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Patients are presenting and dying from liver disease at an earlier age, the average age of death from liver disease is 59 years of age, compared to 82 – 84 years for heart and lung disease or stroke. Furthermore, patients with liver disease are presenting at an earlier age. Over the last 10 years there has been a 5 – fold increase in the development of cirrhosis in 35 to 55 year olds.

 

 

Patients with liver disease are managed mainly within specialist hospital units. The main therapeutic interventions consist of monitoring liver function and the onset of complications associated with the primary liver disease. Patients with compensated liver disease (ie a clinically acceptable stable condition) are discharged from hospital and return for regular monitoring visits. However, many patients are re-admitted to hospital with recurring decompensated liver disease or major complications. For many patients the only option for chronic liver disease is liver transplantation and therapy is designed to manage the disease in the hope that a suitable donor organ can be found.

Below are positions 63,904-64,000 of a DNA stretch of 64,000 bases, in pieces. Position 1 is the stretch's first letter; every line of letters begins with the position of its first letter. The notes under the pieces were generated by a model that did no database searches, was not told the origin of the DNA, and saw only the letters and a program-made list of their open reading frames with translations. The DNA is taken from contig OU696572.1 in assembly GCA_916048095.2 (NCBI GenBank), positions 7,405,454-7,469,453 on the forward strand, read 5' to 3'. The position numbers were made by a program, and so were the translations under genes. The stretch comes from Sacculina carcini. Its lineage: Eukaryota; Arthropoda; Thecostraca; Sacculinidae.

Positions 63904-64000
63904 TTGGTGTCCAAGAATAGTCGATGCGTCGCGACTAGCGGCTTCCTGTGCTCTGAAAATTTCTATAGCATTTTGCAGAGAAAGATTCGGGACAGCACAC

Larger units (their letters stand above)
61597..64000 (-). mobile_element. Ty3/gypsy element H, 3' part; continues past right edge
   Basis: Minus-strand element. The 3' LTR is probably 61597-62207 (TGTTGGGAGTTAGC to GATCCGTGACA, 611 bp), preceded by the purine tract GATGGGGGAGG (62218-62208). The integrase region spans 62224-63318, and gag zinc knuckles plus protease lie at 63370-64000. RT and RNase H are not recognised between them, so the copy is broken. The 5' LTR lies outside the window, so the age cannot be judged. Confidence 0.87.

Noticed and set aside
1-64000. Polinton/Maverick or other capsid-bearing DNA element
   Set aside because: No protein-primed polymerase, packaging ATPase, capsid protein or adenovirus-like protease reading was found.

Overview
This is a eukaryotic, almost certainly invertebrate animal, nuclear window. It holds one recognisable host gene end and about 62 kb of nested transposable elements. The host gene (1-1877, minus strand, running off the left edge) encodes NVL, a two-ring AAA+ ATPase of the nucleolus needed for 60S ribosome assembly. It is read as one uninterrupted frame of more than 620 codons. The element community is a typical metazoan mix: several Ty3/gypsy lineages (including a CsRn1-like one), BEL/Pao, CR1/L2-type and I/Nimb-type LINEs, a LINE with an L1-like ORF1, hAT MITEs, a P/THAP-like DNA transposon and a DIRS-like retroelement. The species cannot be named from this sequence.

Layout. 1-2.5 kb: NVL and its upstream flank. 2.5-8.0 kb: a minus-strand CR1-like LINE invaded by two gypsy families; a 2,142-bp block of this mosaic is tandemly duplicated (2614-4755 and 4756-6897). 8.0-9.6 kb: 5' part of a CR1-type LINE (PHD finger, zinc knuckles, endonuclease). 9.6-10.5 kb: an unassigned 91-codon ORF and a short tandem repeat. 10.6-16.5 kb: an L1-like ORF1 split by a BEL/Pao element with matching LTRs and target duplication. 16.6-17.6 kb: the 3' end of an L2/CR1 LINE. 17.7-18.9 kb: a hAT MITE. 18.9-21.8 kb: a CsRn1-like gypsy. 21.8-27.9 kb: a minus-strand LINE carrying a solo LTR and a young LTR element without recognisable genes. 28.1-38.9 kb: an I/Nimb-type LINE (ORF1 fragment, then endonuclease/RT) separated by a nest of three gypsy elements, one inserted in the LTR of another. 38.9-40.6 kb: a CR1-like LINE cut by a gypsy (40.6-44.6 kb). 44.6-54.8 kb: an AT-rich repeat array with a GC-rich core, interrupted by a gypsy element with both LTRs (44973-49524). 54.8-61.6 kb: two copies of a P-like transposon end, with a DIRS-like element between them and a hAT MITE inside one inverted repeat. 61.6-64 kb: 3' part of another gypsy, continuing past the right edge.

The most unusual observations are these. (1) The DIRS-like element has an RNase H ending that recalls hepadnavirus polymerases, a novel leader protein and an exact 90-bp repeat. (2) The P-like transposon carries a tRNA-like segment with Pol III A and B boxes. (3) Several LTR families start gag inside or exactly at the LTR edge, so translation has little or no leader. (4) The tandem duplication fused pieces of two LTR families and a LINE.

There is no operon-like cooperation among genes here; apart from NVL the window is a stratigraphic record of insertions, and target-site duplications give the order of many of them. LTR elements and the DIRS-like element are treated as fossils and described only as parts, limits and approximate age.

However, it is becoming evident that chronic liver disease is associated with changes in the gut microbiota. The translocation of bacterial products from the gut is one of the central mechanisms assocaited with the occurrence of cirrhosis in susceptible patients (such as those with NAFLD) and development of complications including hepatic encephalopathy, cariceal bleeding, infection and renal dysfunction. The prolonged use of antibiotics in these patients can lead to antibiotic resistance and causing further changes in the microbial populations in the gut of patients with chronic liver disease.